What is obvious when you arrive at Corte is the citadel, majestic in the landscape and attracting visitors like a magnet. It’s the symbol and pride of the town.
I decided to go up there, passing through the Paoli square where the statue of Pascal Paoli called ‘Babbu di a Patria’ (Father of the Corsican Nation) proudly sits, and then along a paved alley, slightly slippery from the rain.
The climb to the upper town is steep, but the lively atmosphere en route is worth experiencing: bars and restaurants terraces, stalls groaning with crafts and souvenirs, people selling canistrelli (biscuits), ambruciate, migliacci and fougasses. Everything here is to be savoured.
It was the statue of General Gaffory, his finger pointed towards the enemy troops, that greeted me as I approached the end of the climb. He was secretary to the ephemeral King of Corsica, Theodore de Neuhoff. The facade of the Gaffory residence, just behind the statue and riddled with bullet holes, still testifies to the violence of the past fighting between the Corsicans and the Genoese.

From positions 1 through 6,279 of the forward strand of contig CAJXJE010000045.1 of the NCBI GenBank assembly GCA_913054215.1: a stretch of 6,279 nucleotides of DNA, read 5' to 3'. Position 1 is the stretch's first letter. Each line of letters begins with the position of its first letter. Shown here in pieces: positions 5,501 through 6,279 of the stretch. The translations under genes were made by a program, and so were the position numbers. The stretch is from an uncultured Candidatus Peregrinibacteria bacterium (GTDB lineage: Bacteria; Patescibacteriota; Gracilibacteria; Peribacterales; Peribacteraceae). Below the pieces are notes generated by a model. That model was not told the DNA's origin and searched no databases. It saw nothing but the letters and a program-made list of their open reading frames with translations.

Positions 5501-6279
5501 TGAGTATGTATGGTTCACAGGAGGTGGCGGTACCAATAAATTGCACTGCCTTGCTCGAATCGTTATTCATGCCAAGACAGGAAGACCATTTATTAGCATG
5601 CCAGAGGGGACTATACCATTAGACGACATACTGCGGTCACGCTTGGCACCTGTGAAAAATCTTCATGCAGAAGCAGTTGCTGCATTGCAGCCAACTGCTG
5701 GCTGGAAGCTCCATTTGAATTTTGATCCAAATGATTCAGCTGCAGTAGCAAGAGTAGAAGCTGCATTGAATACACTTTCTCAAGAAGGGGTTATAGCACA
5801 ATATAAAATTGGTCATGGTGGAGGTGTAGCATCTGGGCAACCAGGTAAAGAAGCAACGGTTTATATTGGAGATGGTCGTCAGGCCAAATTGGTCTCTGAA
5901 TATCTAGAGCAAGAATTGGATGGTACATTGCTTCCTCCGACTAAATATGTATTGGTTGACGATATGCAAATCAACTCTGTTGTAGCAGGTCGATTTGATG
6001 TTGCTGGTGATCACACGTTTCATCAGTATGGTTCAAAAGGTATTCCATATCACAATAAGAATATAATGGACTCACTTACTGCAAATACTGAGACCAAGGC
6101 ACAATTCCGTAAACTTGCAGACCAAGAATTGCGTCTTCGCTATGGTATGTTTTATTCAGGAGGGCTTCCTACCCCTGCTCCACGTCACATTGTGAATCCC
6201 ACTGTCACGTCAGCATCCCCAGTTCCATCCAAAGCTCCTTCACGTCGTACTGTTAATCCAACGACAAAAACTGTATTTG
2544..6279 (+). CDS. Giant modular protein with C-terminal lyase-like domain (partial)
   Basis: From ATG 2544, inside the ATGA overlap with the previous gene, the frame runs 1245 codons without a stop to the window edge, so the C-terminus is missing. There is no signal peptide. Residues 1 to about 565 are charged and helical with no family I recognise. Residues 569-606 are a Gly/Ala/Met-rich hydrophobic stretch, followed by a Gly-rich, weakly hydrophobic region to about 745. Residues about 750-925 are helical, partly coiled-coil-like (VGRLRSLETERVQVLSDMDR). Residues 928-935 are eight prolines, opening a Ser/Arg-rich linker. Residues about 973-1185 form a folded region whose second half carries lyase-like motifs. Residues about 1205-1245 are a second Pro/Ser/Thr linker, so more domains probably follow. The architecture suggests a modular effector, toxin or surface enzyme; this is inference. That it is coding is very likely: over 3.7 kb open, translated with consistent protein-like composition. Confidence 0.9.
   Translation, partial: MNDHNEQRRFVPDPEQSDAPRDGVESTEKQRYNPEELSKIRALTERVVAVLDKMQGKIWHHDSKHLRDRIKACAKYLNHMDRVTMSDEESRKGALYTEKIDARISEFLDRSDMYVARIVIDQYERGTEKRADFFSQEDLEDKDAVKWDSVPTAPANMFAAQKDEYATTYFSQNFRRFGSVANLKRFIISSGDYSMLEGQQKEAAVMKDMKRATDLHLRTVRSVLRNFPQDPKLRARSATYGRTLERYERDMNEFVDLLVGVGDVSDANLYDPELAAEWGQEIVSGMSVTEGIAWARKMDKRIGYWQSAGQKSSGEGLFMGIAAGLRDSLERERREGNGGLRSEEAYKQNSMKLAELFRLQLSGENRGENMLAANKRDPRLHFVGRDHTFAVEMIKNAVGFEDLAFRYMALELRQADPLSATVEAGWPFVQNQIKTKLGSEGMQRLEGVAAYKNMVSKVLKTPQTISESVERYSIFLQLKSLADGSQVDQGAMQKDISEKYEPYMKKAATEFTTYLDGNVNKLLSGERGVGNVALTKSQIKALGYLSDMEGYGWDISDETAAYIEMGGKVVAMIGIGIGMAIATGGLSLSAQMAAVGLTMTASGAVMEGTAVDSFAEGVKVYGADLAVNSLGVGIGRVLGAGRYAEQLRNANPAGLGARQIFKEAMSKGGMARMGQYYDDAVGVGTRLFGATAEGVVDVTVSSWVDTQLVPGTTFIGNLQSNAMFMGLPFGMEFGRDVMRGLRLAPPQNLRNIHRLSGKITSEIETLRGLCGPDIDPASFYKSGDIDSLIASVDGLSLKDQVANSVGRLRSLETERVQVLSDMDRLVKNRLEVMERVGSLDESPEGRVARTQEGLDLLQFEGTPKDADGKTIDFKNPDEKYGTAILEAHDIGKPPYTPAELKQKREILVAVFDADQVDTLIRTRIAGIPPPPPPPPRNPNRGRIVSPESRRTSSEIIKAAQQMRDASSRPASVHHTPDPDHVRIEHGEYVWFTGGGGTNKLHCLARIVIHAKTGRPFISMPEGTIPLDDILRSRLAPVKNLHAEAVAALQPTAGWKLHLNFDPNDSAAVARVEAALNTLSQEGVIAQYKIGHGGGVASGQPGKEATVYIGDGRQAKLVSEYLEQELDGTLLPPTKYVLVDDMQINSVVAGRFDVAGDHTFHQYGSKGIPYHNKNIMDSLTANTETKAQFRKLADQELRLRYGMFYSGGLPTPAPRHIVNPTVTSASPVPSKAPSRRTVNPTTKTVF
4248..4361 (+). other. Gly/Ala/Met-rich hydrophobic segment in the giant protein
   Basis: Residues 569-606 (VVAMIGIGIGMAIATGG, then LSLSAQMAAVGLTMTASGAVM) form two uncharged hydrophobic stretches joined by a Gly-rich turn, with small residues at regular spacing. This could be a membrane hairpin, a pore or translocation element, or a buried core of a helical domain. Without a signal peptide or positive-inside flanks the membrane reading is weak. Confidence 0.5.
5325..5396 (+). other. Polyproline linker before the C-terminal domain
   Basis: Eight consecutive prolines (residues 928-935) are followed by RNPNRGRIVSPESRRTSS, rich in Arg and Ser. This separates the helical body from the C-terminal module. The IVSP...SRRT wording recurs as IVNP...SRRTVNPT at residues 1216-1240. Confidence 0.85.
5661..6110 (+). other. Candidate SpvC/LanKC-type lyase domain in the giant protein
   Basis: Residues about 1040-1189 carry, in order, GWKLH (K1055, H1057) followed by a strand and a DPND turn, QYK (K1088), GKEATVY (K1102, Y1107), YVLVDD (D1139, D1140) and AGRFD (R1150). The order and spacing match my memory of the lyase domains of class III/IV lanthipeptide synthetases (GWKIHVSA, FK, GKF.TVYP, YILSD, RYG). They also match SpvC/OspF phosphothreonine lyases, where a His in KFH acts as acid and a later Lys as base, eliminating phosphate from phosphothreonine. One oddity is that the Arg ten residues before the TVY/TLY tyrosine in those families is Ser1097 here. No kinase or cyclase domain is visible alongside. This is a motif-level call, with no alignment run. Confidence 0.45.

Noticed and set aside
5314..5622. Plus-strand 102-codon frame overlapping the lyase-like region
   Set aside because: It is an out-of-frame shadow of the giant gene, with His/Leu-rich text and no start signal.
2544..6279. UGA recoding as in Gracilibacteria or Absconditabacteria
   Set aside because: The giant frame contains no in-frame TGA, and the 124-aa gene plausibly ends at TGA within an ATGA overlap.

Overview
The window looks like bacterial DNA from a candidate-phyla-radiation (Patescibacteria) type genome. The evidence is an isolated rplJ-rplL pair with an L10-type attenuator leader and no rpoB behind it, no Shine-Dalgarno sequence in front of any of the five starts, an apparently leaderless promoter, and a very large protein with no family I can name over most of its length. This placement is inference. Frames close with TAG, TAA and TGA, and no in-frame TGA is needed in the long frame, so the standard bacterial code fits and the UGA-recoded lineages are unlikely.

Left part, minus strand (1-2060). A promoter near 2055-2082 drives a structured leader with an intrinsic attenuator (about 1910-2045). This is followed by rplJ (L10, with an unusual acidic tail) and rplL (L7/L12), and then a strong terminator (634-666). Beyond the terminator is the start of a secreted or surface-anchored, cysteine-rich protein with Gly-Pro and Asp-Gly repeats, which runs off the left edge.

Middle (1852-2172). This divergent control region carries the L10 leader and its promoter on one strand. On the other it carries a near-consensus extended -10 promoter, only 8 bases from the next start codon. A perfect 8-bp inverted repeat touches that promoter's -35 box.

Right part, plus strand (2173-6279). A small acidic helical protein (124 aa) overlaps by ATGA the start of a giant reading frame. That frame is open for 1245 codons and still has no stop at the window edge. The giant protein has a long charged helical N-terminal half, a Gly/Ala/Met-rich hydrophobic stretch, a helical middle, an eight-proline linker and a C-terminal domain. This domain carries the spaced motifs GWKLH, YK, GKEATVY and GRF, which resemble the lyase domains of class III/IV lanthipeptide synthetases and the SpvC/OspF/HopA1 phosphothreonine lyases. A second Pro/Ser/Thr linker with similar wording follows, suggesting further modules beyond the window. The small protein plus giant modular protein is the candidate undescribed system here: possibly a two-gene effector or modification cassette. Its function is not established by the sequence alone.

I walked towards the entrance of the citadel, where a large door opens into the inner courtyard of a building housing the Tourist Office, the FRAC, a few classrooms of the University of Corsica, and the island’s renowned Museum of Anthropology.
The museum is full of treasures: a reconstruction of the General Terrier Plan of Corsica (a social, economic and geographical inventory of the island launched by the French monarchy in the last quarter of the 18th century, and displayed beneath a sheet of glass), a history of the beginnings of the island’s tourism, gastronomy, agriculture, hunting and fishing traditions, crafts and brotherhoods. There’s plenty to keep you busy here.
At the time I visited, there was an additional temporary exhibition on Corsica’s American palaces. It traced the history of the adventurous Corsicans who departed to make their fortunes in the Americas. On their return, they built splendid homes on Cap Corse, which today represent some of the island’s richest heritage.